Is My 3-Year-old Having "Night Terrors?"

Updated on September 01, 2009
L.T. asks from Oklahoma City, OK
10 answers

My younger son, age 3 (37 months), has never been a "good" sleeper. More and more often recently he wakes screaming. He appears to be dreaming because most times he's yelling for someone to stop bothering him in some way. (For example, he yells at his older brother, "Stop splashing me!" after earlier that day they played outside in the pool.) I try to wake him but am unable to when I initially go to him. After he does wake up - eyes open...seems alert - he doesn't usually understand what's going on. We've tried just leaving him alone but that usually results in him getting VERY worked up - screaming, shaking, etc - but still asleep. I've read a little bit about night terrors but based on what little I’ve read, his symptoms don't completely line up. His "episodes" don't usually happen until he's been asleep for a few hours unlike what I've read about night terrors where people generally wake within the first hour. However, some things do line up - he's often sweaty, much shaken, and seemingly unaware that he's dreaming. It is happening more and more frequently (several times EVERY night). My husband and I are at a loss as to how to help prevent this from happening every night. It's beginning to affect how my son acts the next day. Because he is tired from a long night of much interrupted sleep, he's very cranky during the day. Does anyone have any insight on this subject?

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answers from Tulsa on

My nephew suffered terribly from night terrors when he was younger. Unfortunately, the doctors told my brother and sister-in-law that he would have to outgrow them, as there was no treatment. He continued with the night terrors for a little over a year, but they finally stopped. It was really rough for them, but they finally made it through.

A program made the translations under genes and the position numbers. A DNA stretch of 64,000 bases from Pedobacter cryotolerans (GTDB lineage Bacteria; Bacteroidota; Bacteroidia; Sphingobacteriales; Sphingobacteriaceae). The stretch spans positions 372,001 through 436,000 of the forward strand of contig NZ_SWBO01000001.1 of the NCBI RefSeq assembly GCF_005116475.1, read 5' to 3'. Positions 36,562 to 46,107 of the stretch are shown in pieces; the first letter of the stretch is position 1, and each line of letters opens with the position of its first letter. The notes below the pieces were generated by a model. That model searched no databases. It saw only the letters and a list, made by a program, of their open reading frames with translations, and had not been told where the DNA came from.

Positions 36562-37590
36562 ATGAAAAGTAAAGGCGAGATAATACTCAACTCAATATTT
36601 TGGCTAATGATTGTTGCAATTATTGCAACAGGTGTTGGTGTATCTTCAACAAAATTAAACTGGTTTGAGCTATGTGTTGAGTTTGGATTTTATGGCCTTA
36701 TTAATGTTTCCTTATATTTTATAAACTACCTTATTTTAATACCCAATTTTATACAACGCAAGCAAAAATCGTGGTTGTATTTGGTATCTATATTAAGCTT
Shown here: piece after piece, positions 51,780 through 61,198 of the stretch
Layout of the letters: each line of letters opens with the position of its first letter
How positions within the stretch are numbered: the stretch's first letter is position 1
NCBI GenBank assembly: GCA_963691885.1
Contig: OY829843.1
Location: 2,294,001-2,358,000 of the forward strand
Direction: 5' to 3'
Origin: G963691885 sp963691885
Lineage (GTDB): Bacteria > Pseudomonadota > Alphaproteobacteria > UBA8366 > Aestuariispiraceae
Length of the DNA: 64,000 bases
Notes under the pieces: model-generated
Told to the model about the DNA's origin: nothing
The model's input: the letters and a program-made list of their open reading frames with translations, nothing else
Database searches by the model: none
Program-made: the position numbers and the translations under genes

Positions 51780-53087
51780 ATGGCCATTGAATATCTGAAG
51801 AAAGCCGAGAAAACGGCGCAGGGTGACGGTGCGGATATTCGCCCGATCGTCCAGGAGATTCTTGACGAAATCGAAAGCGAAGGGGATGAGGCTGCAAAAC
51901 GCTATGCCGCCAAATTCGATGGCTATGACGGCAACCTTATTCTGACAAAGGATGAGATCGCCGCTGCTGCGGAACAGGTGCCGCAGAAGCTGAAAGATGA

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answers from Biloxi on

does not sound like night terrors to sounds more like bad dreams...i don't want to say nightmares because he is just acting out things on his mind that happened throughout the day. I just think he has bad dreams and talks in his sleep.



answers from Birmingham on

Hi L.,
I know how you feel. My son had night terrors too. He also was usually asleep for several hours before they ocurred. More than likely, he is waking and falling back to sleep on his own then having a night terror. My sons eyes would be open wide with huge pupils and screaming uncontrollably. He would be looking in our directiona and not see us. He still occasionally has them, usually at school. I have researched and found that night terrors occur sometimes after the person has had a large meal. I have found that to be true with my son as he has them now at daycare. They take their naps right after lunch. Myself and the teachers at daycare never wake him. You are never supposed to wake them. Just protect them from their surroundings and keep them from falling out of bed. If it is happening several times a night then I would most definitely call your pediatrician and see if they can refer him to a sleep clinic for a sleep study. I hope some of this helps!! Good luck and God bless! I hope you all get some rest soon!



answers from Montgomery on

The same thing happened to my son at around the same age and happened later on in the night too.
The things that worked best for us is to dress him in the lightest clothes possible. Sometime my son just had on a diaper. We also used a cool wash rag to wipe on the bottom of his feet and his head. We would hold him until he either went back to sleep or he woke up fully.
What I have been told is that their body gets to hot and can not cool itself off so they fall into a deeper sleep then usual... (Don't know if that is true) but the cool rag and no clothes really helped us. it can be really scary when you can't communicate with your child....

Hope that helps! Good luck.



answers from Fayetteville on

I wanted to let you know you are not alone, and I am sorry you have to endure the night terrors. My son had them when he was that age, I know what you are going through. I took him to the Dr. for it and he just told me he would out grow them. My son did out grow them, so maybe they won't last too long. Sorry I don't have a magic spell to share with you, but it won't last forever. I did try soothing music and lots of hugs to console him. God bless you.



answers from Tulsa on


This isn't advice so much as it is empathy. Our 3.5-y.o. wakes up many nights with what I can only describe as the "creepy-crawlies". He trashes around in bed scratching at his legs, kicking and writhing. If you ask him what's wrong you just get a stream of gibberish. The next morning he has no memory of what caused his so much discomfort.